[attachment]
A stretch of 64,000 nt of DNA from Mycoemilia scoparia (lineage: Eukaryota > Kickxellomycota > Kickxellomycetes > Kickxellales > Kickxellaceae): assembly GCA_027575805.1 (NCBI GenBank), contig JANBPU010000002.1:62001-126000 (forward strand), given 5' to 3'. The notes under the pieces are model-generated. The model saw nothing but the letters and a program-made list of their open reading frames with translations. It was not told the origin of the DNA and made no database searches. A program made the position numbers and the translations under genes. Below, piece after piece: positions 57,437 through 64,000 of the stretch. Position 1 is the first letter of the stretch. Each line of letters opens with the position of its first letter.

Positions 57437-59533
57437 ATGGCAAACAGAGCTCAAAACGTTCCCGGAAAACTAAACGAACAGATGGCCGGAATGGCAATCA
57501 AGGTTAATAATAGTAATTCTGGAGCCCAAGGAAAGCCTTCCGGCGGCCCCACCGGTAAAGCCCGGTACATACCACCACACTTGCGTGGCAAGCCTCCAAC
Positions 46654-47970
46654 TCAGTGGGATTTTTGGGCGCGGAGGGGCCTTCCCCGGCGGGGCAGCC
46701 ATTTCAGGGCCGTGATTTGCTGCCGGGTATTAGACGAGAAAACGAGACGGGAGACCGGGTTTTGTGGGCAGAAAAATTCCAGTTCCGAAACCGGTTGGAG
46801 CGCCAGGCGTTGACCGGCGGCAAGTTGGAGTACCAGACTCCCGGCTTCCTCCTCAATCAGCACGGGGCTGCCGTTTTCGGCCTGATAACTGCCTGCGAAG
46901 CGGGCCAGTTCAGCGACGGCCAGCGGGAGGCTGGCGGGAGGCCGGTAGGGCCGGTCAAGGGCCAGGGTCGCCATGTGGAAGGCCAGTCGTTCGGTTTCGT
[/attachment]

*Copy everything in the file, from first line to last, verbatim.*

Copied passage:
A stretch of 64,000 nt of DNA from Mycoemilia scoparia (lineage: Eukaryota > Kickxellomycota > Kickxellomycetes > Kickxellales > Kickxellaceae): assembly GCA_027575805.1 (NCBI GenBank), contig JANBPU010000002.1:62001-126000 (forward strand), given 5' to 3'. The notes under the pieces are model-generated. The model saw nothing but the letters and a program-made list of their open reading frames with translations. It was not told the origin of the DNA and made no database searches. A program made the position numbers and the translations under genes. Below, piece after piece: positions 57,437 through 64,000 of the stretch. Position 1 is the first letter of the stretch. Each line of letters opens with the position of its first letter.

Positions 57437-59533
57437 ATGGCAAACAGAGCTCAAAACGTTCCCGGAAAACTAAACGAACAGATGGCCGGAATGGCAATCA
57501 AGGTTAATAATAGTAATTCTGGAGCCCAAGGAAAGCCTTCCGGCGGCCCCACCGGTAAAGCCCGGTACATACCACCACACTTGCGTGGCAAGCCTCCAAC
Positions 46654-47970
46654 TCAGTGGGATTTTTGGGCGCGGAGGGGCCTTCCCCGGCGGGGCAGCC
46701 ATTTCAGGGCCGTGATTTGCTGCCGGGTATTAGACGAGAAAACGAGACGGGAGACCGGGTTTTGTGGGCAGAAAAATTCCAGTTCCGAAACCGGTTGGAG
46801 CGCCAGGCGTTGACCGGCGGCAAGTTGGAGTACCAGACTCCCGGCTTCCTCCTCAATCAGCACGGGGCTGCCGTTTTCGGCCTGATAACTGCCTGCGAAG
46901 CGGGCCAGTTCAGCGACGGCCAGCGGGAGGCTGGCGGGAGGCCGGTAGGGCCGGTCAAGGGCCAGGGTCGCCATGTGGAAGGCCAGTCGTTCGGTTTCGT